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‘Karoshi’ – death by overwork

“Karoshi” is a Japanese word (ka excess + ro labor + shi death), and means “death by overwork.” Karoshi is a legally recognized cause of death in Japan since 1980s, and it is on the rise.

Hundreds of deaths related to overwork – from strokes, heart attacks, suicides – are reported every year in Japan. A 2014 law designed to prevent karoshi had not changed the prevailing work culture of devotion and self sacrifice, even at the expense of employees’ health.

Despite attempts by some firms to establish a better work-life balance, Japanese workers still spend much longer hours in their working place. Japan has the worst standards for long working hours among advanced nations.

According to its first white paper released by the Japanese government recently on Karoshi, one in five workers was at risk of death from overwork. Claims for compensation for karoshi rose to a record high of 1,456 in the year to the end-March 2015 according to labor ministry data, particularly in industries such as health care and welfare that are experiencing labor shortages.

According to the paper, 22.7% of companies polled between December 2015 and January 2016 said some of their employees logged more than 80 hours of overtime each month – the official threshold at which the prospect of death from work becomes serious.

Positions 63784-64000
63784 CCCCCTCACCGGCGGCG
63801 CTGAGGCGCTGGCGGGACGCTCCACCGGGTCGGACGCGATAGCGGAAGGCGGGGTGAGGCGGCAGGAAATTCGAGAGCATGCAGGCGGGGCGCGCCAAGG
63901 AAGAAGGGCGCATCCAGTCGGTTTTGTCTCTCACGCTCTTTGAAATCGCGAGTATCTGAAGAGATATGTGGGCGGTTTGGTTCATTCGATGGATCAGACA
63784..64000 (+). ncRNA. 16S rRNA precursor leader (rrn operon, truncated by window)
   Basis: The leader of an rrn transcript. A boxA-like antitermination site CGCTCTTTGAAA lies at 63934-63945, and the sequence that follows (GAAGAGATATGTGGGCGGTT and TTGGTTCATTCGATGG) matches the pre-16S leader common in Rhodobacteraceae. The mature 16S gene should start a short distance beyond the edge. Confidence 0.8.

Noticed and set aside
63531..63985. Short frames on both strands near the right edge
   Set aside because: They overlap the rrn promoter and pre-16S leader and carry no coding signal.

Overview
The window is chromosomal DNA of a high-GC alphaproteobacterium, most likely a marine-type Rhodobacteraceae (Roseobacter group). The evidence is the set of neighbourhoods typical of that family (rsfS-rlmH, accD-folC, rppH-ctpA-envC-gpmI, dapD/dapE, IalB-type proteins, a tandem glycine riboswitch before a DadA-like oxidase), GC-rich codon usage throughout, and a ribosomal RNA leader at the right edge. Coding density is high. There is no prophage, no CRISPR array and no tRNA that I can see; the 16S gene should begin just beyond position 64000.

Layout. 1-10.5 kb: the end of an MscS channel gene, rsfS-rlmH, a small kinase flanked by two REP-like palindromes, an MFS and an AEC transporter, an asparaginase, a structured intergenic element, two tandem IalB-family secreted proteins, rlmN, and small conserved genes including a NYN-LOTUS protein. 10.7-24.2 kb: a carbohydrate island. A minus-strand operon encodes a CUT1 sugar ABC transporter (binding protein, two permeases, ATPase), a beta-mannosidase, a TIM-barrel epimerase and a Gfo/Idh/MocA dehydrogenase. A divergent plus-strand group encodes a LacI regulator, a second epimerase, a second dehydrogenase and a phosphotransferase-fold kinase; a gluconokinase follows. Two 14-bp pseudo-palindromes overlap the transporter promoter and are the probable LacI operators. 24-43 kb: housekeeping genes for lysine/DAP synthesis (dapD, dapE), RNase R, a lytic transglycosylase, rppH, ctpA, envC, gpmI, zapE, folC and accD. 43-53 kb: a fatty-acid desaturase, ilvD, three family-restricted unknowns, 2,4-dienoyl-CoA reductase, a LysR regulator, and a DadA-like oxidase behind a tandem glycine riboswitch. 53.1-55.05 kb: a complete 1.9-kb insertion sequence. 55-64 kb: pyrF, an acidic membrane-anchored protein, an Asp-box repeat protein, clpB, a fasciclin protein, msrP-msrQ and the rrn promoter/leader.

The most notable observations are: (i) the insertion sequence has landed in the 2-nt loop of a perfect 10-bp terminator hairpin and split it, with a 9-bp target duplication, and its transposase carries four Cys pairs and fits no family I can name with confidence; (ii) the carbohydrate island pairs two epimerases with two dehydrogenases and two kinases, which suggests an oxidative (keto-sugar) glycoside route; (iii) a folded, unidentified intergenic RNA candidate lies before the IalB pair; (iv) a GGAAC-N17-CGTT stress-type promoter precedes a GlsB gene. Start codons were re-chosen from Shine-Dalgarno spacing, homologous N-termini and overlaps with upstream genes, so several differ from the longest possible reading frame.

Karoshi was brought to international stage on Christmas day 2015 when a 24-year-old employee of the advertisement giant Dentsu Inc. leapt from the company dormitory and killed herself. She reportedly logged 105 overtime hours in the month before she developed the mental condition. Her death was later recognized as a Karoshi. After her death there was a massive public outcry about the corporation who exploits the workers. The president of Dentsu stepped down a year after her death, and sparked calls for Japan to overhaul work culture. (Floro Mercene)